Displaying items by tag: Marine Institute
A new short film comes with a message that we can all ‘sea’ the future of Ireland’s ocean wealth together.
The video was launched by the Marine Institute as part of the final week of its Oceans of Learning programme, which has been celebrating our connection to the seas with a new marine research topic each week over the last 10 weeks.
The final week, One Shared Ocean, One Shared Future, had focused on the importance of local, national and international collaboration to explore and understand our marine resource.
“Our ocean is our greatest national resource,” says Dr Paul Connolly, chief executive of the Marine Institute.
“As a nation, Ireland made a strategic choice to develop a greater appreciation of its maritime heritage and of the opportunities presented by its 880,000 sq km marine territory.
“The Marine Institute’s work in co-ordinating and promoting marine research is essential for achieving a sustainable ocean economy, protecting ecosystems and inspiring a shared understanding of the ocean.”
He adds: “Looking to the future, there’s enormous opportunity for Ireland and its people to be engaged in ocean innovation and research — and what could be described as the last great exploration campaign on Earth.”
The launch bookends the final Oceans of Learning theme with last week’s special interview with former astronaut and now marine researcher Kathy Sullivan — the first person to visit both deep space and the furthest depths of the ocean.
This week’s Oceans of Learning topic, the final one in the 10-week series from the Marine Institute, focuses on partnerships between marine science, industry and education and how these can help ensure a healthy and sustainable future for our ocean.
Collaboration is one of the core values of the Marine Institute’s work — from mapping our seabed to policy support and scientific advice for the maritime sector, seafood safety monitoring services and funding marine research projects.
“It is vital to have a culture of open communication and a collaborative mind set with government, industry and other organisations in Ireland, to keep a focus on knowledge gap areas and new research requirements that will allow us to sustainably use and protect our ocean resource,” said Dr Paul Connolly, chief executive of the Marine Institute.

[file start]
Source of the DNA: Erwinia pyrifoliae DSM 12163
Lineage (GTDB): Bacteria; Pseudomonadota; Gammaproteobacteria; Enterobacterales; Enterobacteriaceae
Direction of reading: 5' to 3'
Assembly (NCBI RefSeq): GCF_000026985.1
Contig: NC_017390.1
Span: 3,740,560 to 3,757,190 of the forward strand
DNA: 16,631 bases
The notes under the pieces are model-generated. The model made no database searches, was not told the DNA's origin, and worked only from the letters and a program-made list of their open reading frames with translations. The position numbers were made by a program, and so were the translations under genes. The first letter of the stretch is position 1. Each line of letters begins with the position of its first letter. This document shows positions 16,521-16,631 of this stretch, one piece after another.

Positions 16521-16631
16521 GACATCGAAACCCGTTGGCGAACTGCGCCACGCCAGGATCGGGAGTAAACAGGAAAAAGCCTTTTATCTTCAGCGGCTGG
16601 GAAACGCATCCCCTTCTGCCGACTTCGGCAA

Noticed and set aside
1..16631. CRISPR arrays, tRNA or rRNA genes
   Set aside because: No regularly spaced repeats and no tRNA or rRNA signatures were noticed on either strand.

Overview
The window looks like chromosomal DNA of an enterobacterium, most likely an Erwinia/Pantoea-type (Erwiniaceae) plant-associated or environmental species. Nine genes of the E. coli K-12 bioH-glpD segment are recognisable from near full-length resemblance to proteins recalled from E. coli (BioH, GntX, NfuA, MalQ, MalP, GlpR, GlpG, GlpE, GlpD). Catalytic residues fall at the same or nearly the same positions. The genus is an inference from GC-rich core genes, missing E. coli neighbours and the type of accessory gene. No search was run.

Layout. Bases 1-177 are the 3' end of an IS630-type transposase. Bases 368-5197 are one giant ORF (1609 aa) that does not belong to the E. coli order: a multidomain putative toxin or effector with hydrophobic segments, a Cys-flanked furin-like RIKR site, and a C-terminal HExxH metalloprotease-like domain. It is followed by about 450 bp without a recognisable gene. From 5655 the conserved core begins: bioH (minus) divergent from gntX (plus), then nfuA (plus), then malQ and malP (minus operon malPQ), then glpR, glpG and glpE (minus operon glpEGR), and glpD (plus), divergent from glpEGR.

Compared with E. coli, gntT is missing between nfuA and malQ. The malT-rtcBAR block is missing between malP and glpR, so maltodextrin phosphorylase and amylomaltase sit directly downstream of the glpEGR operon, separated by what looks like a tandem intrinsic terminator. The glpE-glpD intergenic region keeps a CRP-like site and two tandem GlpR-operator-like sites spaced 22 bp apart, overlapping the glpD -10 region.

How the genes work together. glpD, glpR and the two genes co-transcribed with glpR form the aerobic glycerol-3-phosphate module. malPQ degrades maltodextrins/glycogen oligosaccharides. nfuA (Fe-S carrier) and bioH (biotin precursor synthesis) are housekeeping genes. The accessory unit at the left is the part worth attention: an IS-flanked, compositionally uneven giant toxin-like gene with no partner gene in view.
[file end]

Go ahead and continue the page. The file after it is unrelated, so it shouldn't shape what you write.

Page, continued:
“Working on the international stage is also very important and is key to develop research programmes that deepen our understanding of the ocean and predict how it may change and impact on our island nation."
One of the Marine Institute’s key activities over the next 10 years will be the Europe-wide Mission Ocean, which focuses on restoring the health of our oceans, seas, rivers and lakes.
The goal of Mission Ocean is that by 2030 we will be focused on cleaning marine and fresh waters, restoring degraded ecosystems and habitats, and decarbonising the blue economy in order to sustainably harness the essential ‘goods and services’ that our oceans, seas, rivers and lakes provide.
“The ocean is our greatest natural resource. It provides us with the oxygen we breathe, provides us with food, influences our weather and climate, contributes to our economy, sustains our coastal communities and promotes our overall wellbeing,” said Dr Connolly.
“Understanding our ocean and providing the scientific advice for its sustainable use are central to the Marine Institute’s work and are key to our future.”
The week kicks off this afternoon (Thursday 23 July) with an exclusive Irish interview with Kathy Sullivan, the first person to ever experience travelling to both deep space and the furthest depths of the ocean.
Sullivan said: “We live on a very dynamic planet and need rich, detailed information to understand it. Whether it is in deep outer space or the inner deep of the ocean, it is important to be curious and explore our complex planet.”
Marking the closing week of the Oceans of Learning series, Marine Minister Dara Calleary said: “As an island nation, Ireland has a special relationship with the seas and oceans. The future of Ireland’s seafood sector and coastal communities will depend on the sustainable management of this precious resource…
“The Government also recognises the enormous potential that the ocean has to offer in tackling climate change and the need for further scientific research to understand and develop this potential.”
The first person to experience travel to both outer space and the deepest part of the sea will be the subject of an exclusive Irish interview with Pat Kenny tomorrow, Thursday 23 July.
As previously reported on Afloat.ie, oceanographer and former Nasa astronaut Kathy Sullivan already made history as the first woman spacewalker in 1984.
But she doubled that achievement last month when she became the first woman to reach Challenger Deep — the deepest-known part of the world’s oceans at 35,810 feet below the surface.